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Best Buy is threatening to sue a Catholic priest over his Beetle that reads "God Squad". Best Buy claims that violates its Geek Squad trademark.  (Source: Flickr)
Best Buy accuses Catholic Priest of violating its trademark and Geek Squad look

Father Luke Strand of the Holy Family Parish in Fond Du Lac, Wisconsin, has a pretty interesting ride.  He drives around town in a black Volkswagen Beetle with a logo featuring the phrase "God Squad" emblazoned on it.  That logo and the vehicle itself bear a striking similarity to the mobile service vehicles of Best Buy's service team, the Geek Squad.

Apparently, Best Buy isn't pleased with its look being appropriated by this man of the cloth.  Lawyers for the electronics retailer sent Father Strand a cease-and-desist letter telling him to ditch the logo or face consequences.  

Father Strand mentioned the letter at his Sunday Mass.

Speaking to the
Fond du Lac Reporter, Father Strand defended the logo.  He says he uses the logo as a creative way to spur discussions and bring his faith to the community.

Best Buy told reporters for the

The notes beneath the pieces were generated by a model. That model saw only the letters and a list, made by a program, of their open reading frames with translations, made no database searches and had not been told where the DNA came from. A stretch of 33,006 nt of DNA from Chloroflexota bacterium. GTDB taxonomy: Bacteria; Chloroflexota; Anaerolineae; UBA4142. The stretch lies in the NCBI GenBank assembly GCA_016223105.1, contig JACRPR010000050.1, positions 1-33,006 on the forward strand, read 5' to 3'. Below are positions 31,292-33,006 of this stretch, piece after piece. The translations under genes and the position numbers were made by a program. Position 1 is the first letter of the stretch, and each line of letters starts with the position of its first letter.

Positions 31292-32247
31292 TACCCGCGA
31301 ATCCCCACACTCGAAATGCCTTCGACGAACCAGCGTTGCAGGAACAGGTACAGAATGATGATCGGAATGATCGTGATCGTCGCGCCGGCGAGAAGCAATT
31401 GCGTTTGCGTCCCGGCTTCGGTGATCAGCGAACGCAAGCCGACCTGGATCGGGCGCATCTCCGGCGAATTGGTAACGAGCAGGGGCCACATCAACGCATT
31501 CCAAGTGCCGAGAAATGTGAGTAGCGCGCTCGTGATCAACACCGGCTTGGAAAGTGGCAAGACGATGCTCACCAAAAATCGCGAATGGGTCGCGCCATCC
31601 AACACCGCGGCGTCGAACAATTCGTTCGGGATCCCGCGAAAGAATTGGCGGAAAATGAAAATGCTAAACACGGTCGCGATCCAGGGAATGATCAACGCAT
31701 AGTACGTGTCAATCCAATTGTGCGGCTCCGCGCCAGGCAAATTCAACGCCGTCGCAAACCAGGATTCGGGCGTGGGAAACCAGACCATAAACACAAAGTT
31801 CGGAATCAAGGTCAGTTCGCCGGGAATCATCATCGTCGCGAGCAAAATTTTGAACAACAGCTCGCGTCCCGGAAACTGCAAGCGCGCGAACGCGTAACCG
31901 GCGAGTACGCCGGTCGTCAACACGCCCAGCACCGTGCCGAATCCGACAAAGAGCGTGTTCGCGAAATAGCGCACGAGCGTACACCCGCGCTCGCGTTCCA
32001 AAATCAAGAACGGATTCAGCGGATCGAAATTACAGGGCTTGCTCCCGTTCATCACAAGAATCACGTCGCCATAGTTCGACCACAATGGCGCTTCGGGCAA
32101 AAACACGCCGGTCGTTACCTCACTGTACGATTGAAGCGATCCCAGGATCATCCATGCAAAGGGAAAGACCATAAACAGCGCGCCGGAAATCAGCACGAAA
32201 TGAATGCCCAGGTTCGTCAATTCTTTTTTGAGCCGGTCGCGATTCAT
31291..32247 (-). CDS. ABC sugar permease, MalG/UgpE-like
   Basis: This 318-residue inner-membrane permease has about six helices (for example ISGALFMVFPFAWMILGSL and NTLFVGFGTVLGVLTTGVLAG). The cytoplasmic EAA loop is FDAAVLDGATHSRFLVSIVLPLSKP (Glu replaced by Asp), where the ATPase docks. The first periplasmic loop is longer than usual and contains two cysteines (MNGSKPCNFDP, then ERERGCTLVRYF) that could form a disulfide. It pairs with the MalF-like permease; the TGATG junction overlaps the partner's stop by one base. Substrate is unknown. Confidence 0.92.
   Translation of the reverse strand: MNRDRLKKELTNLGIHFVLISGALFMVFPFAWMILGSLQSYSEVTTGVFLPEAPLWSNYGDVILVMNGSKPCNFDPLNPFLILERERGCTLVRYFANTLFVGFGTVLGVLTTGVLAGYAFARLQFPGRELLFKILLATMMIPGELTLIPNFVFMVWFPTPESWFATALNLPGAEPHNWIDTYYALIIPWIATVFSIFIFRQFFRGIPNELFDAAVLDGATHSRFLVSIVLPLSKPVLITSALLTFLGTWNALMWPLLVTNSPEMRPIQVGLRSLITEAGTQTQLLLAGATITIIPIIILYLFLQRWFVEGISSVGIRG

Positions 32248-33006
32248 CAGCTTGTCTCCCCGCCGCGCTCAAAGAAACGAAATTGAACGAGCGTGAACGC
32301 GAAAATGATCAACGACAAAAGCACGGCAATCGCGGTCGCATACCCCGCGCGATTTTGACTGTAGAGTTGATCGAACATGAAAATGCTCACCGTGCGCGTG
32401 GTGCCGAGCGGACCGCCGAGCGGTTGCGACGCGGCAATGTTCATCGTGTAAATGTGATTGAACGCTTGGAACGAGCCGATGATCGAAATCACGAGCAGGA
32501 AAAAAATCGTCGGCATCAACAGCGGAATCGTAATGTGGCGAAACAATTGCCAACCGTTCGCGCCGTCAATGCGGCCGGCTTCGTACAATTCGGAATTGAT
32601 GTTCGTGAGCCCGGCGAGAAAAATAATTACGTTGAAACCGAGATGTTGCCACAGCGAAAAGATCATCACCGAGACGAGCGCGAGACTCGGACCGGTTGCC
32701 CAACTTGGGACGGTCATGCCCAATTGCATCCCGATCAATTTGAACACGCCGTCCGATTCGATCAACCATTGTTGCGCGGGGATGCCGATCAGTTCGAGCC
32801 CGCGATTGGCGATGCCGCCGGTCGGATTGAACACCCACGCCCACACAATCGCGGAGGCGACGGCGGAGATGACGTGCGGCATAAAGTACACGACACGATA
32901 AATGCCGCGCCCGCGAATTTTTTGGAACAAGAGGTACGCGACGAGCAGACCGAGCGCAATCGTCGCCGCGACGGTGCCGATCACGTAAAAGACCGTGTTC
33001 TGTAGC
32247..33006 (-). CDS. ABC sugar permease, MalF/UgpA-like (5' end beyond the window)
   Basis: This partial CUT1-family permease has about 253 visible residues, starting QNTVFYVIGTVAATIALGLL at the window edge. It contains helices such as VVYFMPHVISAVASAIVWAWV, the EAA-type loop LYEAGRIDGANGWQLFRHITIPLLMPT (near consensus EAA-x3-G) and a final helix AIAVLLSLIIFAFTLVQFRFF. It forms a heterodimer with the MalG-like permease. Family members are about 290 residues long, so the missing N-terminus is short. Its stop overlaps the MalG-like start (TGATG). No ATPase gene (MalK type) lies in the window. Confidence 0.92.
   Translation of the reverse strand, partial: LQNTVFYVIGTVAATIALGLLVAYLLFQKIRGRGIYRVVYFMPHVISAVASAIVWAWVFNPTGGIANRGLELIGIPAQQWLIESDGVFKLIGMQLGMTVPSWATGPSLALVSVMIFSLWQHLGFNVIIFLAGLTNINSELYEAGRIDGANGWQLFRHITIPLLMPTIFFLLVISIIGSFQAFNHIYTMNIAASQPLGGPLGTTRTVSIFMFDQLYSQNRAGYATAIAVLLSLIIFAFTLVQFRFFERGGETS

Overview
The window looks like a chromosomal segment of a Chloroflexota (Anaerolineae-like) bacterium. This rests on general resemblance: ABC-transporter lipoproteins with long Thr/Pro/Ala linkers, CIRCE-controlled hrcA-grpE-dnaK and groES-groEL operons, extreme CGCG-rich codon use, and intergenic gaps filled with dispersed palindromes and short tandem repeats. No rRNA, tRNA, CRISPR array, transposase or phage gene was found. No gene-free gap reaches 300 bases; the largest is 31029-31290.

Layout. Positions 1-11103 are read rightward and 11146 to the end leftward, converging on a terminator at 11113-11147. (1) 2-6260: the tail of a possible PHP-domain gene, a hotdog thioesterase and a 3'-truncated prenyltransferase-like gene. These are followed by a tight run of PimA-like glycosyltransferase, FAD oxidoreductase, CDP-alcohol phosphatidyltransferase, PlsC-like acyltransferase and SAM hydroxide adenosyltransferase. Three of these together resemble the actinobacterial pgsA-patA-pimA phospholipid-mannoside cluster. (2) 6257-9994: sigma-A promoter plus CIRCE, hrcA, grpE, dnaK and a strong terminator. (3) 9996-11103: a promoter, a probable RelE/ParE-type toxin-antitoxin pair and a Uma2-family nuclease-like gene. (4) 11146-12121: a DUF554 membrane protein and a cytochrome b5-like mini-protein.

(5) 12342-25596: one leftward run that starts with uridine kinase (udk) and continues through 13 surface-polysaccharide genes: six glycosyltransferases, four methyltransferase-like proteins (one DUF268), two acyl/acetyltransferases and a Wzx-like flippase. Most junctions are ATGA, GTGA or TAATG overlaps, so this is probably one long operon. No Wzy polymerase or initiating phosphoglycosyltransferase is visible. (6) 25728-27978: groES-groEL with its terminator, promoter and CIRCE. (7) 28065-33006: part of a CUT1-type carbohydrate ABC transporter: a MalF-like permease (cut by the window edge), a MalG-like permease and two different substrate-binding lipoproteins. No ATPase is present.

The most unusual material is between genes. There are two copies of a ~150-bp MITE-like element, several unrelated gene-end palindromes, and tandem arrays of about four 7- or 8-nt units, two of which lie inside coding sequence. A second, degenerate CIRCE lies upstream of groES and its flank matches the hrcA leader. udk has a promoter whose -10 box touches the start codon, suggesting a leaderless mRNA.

Milwaukee Journal Sentinel that while it appreciates Father Strand's sentiments, it cannot stand by and watch its trademarks be violated.

The legal dispute revives a long ongoing question of just how much ownership to an icon a company can claim.  Apple, Inc., for example, has been particularly zealous in legally assailing those who supposedly violated its trademark.  From New York City to music festivals, anyone who used the logo of an Apple -- or particularly a logo of an Apple with a bite out of it -- was hit with lawsuits or cease-and-desist letters. 

Some argue that companies are taking trademark enforcement to far; corporate lawyers would obviously disagree.

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RE: Maybe I'm missing something?
By SPOOFE on 8/16/2010 2:31:19 PM , Rating: 2
people are saying it's o.k. for a priest to steal.

No; people are saying it's o.k. for anyone to parody a trademark.

I would think that they should have the right to protect their trademarks

They actually have a responsibility to protect their trademarks; however, parody is considered to not be a misappropriation of their trademarks.

RE: Maybe I'm missing something?
By nshoe on 8/17/2010 2:38:14 PM , Rating: 2
However parody is not as well protected in trademarks as it is in copyright. If the courts think there is a reasonable possibility that people will be confused into thinking that the trademark holder is endorsing the parody then they can be found in violation of the trademark, parody or not. (For example, the lawsuit by Mutual Of Omaha against the maker of "Mutant of Omaha" t-shirts...)

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